ever set aside, the old trace comes into the foreground.

2. The ideas sink, darken, and disintegrate. If they receive
support and intensification they regain complete clearness.

3. The ideas crumble up, lose their parts. When anything occurs
that reunites them and restores what is lost, they become whole
again.

Ebbinghaus maintains, correctly enough, that not one of these
explanations is universally satisfactory, but it must be granted
that now one, now another is useful in controlling this or that particular
case. The processes of the destruction of an idea, may be
as various as those of the destruction and restoration of a building.
If a building is destroyed by fire, I certainly can not explain the
image given by merely assuming that it was the victim of the
hunger of time. A building which has suffered because of the
sinking of the earth I shall have to image by quite other means
than those I would use if it had been destroyed by water.

For the same reason when, in court, somebody asserts a sudden
``occurrence,'' or when we want to help him and something occurs
to him, we shall have to proceed in different fashion and determine
our action empirically by the conditions of the moment. We shall
have to go back, with the help of the witness, to the beginning of the
appearance of the idea in question and study its development as
far as the material permits us. In a similar manner we must make
use of every possibility of explanation when we are studying the
disappearance of ideas. At one point or another we shall find certain
connections. One chief mistake in such reconstructive work lies
in overlooking the fact that no individual is merely passive when he
receives sensations; he is bound to make use of a certain degree of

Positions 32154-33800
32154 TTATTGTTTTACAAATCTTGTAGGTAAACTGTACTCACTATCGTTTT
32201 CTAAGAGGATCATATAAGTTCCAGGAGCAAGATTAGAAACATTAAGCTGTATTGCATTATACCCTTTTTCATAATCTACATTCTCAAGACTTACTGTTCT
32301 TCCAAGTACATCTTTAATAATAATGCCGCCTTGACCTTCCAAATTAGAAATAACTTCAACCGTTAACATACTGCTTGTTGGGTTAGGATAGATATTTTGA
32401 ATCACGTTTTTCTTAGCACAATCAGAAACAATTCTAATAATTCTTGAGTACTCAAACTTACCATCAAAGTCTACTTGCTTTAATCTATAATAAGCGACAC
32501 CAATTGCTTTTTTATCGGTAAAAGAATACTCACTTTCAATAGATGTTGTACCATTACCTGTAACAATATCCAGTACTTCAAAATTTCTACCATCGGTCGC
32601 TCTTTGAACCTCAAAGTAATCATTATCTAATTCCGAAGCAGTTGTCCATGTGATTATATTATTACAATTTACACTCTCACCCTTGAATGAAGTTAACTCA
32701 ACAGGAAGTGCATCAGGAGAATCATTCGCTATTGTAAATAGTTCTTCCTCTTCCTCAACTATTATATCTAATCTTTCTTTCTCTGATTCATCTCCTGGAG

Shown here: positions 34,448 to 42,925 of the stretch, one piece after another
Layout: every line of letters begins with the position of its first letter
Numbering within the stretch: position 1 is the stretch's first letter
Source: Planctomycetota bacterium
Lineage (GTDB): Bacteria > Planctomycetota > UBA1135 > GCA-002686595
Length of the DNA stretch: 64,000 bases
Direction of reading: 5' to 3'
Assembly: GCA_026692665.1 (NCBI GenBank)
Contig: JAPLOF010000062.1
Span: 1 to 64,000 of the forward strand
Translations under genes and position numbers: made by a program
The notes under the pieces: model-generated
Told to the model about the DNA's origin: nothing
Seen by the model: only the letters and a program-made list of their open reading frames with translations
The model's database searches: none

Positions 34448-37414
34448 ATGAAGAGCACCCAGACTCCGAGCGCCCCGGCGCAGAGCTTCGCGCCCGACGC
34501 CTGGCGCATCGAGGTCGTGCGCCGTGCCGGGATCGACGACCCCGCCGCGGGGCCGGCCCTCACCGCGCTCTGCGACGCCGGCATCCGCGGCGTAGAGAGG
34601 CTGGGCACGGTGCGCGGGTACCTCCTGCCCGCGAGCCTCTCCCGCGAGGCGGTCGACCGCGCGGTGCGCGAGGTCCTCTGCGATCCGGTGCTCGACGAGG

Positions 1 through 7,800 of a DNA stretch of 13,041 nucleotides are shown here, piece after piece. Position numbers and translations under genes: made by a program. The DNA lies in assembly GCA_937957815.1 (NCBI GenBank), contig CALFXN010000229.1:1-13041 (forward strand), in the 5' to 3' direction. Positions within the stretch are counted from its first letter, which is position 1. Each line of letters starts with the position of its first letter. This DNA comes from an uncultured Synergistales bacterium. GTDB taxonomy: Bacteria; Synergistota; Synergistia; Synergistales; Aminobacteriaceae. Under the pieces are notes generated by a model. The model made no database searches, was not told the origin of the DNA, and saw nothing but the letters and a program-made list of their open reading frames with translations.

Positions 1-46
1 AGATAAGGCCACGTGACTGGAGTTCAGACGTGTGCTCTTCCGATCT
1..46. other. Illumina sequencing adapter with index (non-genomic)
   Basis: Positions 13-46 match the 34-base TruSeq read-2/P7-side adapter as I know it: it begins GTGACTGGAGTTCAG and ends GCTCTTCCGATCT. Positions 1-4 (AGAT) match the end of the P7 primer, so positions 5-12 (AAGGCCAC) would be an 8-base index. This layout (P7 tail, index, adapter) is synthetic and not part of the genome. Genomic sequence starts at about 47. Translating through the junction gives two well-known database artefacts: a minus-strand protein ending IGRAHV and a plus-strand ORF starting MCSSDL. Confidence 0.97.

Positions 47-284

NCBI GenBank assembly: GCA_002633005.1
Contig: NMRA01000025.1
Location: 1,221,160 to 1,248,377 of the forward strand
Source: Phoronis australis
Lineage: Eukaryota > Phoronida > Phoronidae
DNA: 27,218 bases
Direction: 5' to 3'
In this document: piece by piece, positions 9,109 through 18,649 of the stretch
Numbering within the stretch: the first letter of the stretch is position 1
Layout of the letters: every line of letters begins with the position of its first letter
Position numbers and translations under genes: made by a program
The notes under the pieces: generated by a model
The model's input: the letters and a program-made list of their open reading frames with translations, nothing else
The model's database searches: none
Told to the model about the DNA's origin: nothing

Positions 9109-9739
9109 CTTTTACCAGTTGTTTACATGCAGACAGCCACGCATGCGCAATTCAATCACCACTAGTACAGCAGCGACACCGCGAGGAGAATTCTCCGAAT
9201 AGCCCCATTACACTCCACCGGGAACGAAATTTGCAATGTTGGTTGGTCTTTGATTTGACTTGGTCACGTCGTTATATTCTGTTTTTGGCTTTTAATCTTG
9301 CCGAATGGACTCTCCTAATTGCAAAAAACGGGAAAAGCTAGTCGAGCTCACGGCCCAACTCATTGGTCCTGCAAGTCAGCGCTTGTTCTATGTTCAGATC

activity. Locke and Bonnet have already mentioned this fact, and
anybody may verify it by comparing his experiments of trying to
avoid seeing or hearing, and trying actively to see or to hear. For
this reason it is foolish to ask anybody how it happened that he
perceived less than another, because both have equally good senses
and were able to perceive as much. On the other hand, the grade of
activity each has made use of in perception is rarely inquired into,
and this is the more unfortunate because memory is often propor-


tionate to activity. If, then, we are to explain how various statements
concerning contemporaneous matters, observed a long time ago,
are to be combined, it will not be enough to compare the memory,
sensory acuteness, and intelligence of the witnesses. The chief
point of attention should be the activity which has been put in
motion during the sense-perception in question.

Section 53. (b) The Forms of Reproduction.

Kant analyzes memory:

1. As apprehending something in memory.

2. As retaining it for a long time.

3. As immediately recalling it.

One might, perhaps add, as 4: that the memory-image is most
conformable to the actual one. This is not identical with the fact
that we recollect at all. It is to be assumed that the forms of memory-
images vary very much with different persons, because each individual
verifies his images of various objects variously. I know
two men equally well for an equal time, and yet have two memory-
images of them. When I recall one, a life-sized, moving, and moved
figure appears before me, even the very man himself; when I think
of the other, I see only a small, bare silhouette, foggy and colorless,
and the difference does not require that the first shall be an interesting
and the second a boresome individual. This is still clearer in
memory of travels. One city appears in recollection with size, color
and movement, real; the other, in which I sojourned for the same
length of time and only a few days later, under similar conditions of
weather, etc., appears like a small, flat photograph. Inquiry reveals
that this is as true of other people as of me, and that the problem of
memory is much differentiated by the method of recollection. In
fact, this is so little in doubt that at some periods of time there are
more images of one sort than of another and what is a rule for one
kind of individual is an exception for another.

Now there is a series of phenomena for which we possess particular
types of images which often have little to do with the things
themselves. So Exner says: ``We might know the physiognomy
of an individual very accurately, be able to pick him out among a
thousand, without being clear about the differences between him